Each month we invite a creative to curate the Behance social feed for a week. We spoke with this month’s Guest Curator and illustrator Antonio Luvs about his influences, creative processes, and the moodboard he curated on Behance.
“For me, as a queer person who grew up in a conservative and religious environment, drawing has always been a form of self-representation that allowed me to glimpse into worlds, unthinkable possibilities, trances, and dreams,” shares Antonio Luvs, an illustrator and art teacher based in Brazil. “Even today, as an art teacher, I try to tell my students that artistic expression is a tool for self-knowledge and knowledge of others.”
Antonio has been drawing since he was a child — one of his earliest creative memories is drawing comics in his childhood. Comics still have a big influence on his work today.
He went on to study visual arts in college, but turned to illustration when he “began feeling lazy about the seriousness and pretentiousness of contemporary art and the art history world.” And while he describes his visual arts education as an invaluable experience and influence on his art, he finds illustration more fun and accessible.
Antonio sees the creative process is akin to a spiritual ritual. “Art was born out of rituals, after all. And it has always kept this relationship with the spiritual (for instance, the flourishing of art in the Middle Ages). And I see art making as a magical-artistic-ritual.” He often involves oracles, such as Tarot Cards, to guide him through his illustrations.
Antonio admits that pursuing a creative career can come with its hurdles: “It is really challenging to be an artist in Brazil, which is a country with immense riches, but undervalues art and culture. Making a living through art can be a problem, although I’m aware this isn’t a Brazilian particularity.” But to Antonio, the sacrifice is well worthwhile. “It is extremely rewarding to share an idea, a feeling, a thought, a trauma, a problem. Things like that are existentially rewarding in a way that I can’t even imagine my life without art.”
As an art teacher, Antonio believes one of the most important lessons he can part to his pupils is looking for external references: “I think it is a fundamental part of art production to consume, to be interested, and to be open to other people’s art. It builds an essential repertoire for any artistic process.”
Antonio quotes music, visual art, design, cinema, fashion, comics, and advertising among some of his sources of inspiration. In his project Inkpalletmusic, Antonio combined several themes to create a series of dynamic illustrated portraits: “I mixed two Inktober themes: one consisted of a predefined color palette for each day, and the other of album covers. It was fun to select the albums according to the given color palette.”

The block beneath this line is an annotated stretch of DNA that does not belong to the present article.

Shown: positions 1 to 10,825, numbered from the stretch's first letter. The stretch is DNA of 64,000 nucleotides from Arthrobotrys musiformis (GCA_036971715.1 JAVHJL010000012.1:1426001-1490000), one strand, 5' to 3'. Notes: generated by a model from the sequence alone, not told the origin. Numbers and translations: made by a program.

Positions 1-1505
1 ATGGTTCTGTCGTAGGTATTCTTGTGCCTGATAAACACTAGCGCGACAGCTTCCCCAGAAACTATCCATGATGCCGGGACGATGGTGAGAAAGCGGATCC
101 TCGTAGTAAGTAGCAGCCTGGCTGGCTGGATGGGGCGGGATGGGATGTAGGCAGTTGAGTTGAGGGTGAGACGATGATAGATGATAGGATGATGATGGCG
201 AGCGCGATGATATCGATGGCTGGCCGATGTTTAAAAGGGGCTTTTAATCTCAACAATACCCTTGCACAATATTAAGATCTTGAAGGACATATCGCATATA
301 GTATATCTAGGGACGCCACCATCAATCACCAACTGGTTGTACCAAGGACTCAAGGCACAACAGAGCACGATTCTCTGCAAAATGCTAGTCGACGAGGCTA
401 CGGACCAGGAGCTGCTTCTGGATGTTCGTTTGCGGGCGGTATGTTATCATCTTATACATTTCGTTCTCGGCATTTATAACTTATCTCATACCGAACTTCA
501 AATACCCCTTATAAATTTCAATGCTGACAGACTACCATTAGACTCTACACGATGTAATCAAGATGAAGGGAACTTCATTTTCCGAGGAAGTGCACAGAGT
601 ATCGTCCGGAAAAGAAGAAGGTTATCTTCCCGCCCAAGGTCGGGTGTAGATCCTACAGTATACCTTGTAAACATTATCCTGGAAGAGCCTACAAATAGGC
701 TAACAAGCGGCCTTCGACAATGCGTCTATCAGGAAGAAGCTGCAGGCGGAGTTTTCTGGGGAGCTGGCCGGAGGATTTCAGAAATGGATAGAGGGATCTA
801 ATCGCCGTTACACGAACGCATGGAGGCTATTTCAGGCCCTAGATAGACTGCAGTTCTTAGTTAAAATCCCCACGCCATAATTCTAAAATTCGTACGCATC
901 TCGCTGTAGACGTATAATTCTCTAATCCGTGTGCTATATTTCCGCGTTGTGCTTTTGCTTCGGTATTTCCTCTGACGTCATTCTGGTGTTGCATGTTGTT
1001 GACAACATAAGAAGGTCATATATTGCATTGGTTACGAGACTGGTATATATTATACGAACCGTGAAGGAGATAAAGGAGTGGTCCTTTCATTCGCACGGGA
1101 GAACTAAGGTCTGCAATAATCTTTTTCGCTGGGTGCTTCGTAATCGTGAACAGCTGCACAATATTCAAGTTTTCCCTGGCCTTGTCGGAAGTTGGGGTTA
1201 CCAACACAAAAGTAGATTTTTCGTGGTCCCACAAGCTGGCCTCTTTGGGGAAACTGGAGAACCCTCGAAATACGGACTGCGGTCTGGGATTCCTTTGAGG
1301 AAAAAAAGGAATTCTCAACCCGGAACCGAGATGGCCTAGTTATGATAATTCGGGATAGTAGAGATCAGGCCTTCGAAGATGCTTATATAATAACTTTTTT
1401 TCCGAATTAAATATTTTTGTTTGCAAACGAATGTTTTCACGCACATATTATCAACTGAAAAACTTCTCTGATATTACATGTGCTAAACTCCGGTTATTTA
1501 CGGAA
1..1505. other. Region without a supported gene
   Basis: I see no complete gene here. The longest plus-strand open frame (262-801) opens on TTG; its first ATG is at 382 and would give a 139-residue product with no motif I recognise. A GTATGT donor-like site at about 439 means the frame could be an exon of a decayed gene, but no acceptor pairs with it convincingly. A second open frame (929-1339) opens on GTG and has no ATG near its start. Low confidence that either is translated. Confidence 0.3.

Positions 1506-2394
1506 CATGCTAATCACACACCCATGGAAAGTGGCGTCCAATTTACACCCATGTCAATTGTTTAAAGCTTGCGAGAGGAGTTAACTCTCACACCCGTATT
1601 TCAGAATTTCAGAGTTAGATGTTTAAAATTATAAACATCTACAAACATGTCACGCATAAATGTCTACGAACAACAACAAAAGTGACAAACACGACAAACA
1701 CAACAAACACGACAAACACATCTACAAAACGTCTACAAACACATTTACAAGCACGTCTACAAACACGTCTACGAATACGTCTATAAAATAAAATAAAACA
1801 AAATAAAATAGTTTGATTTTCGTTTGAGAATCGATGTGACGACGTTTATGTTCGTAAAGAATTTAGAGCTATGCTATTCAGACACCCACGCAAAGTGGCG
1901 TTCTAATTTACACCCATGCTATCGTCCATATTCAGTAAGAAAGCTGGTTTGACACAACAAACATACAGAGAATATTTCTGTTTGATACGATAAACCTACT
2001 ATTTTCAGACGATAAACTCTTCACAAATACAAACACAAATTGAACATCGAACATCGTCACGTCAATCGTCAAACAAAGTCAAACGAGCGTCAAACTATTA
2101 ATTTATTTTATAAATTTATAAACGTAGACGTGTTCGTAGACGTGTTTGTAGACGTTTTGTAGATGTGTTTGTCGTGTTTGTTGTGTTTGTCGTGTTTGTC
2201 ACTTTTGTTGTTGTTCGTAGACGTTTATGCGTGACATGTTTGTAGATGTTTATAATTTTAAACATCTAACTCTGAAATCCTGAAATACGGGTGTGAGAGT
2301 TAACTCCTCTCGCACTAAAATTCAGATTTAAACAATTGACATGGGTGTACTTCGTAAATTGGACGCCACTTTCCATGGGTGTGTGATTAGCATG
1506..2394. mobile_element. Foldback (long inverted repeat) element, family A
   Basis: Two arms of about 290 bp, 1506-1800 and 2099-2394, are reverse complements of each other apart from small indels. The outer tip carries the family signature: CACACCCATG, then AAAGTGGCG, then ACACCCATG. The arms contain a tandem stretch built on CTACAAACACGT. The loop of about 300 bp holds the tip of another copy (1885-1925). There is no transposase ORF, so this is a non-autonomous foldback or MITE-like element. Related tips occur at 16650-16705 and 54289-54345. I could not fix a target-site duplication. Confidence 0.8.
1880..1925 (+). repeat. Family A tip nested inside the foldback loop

Behance has been a valuable resources for Antonio to browse a wide range of inspiration from professionals of all backgrounds and walks of life: “Behance is a place where I can use the proper tools to organize these multiple languages in moodboards. Also, it holds a great diversity of media, so it’s a really precious source.”
When it came to curating his moodboard, Antonio has a clear vision: he combined high fashion influences with psychedelic illustrations that celebrate the LGBTQ+ community.
Fashion is a source that Antonio references frequently in his work, and he was drawn to South African Justin Dingwall’s dynamic interpretation of Picasso’s paintings. Justin’s concept was to “explore how Africa inspired Picasso and to reinterpret his work to create a photographic series that captures the energy and emotion his paintings evoke.”
Antonio was taken by the contrast between the various elements of the editorial: “the outfits are so fluttering, so rich in patterns and textures. It really delights me. The shadows projected by cardboard masks provide a fancy and dense atmosphere.”
“I love how in this project, Berje is able to use lines in a way that produces texture and movement,” says Antonio of fellow Brazilian illustrator Cezar Berje’s illustrations for a distilling company. “Even when he uses only solid colors, he can create an extremely tactile sensation. And the design of the characters gives me hallucinogenic Dungeons & Dragons remake vibes.”
Some projects Antonio came across on Behance changed his entire outlook on specific types of imagery. “I had never liked the Christmas aesthetics, but this work made me change my mind,” he says of Ge Lima’s vibrant holiday illustrations. “The ballroom culture represented through Christmas elements in geometrical shapes while keeping the Voguing visual dynamism is a visual 10 across the board.”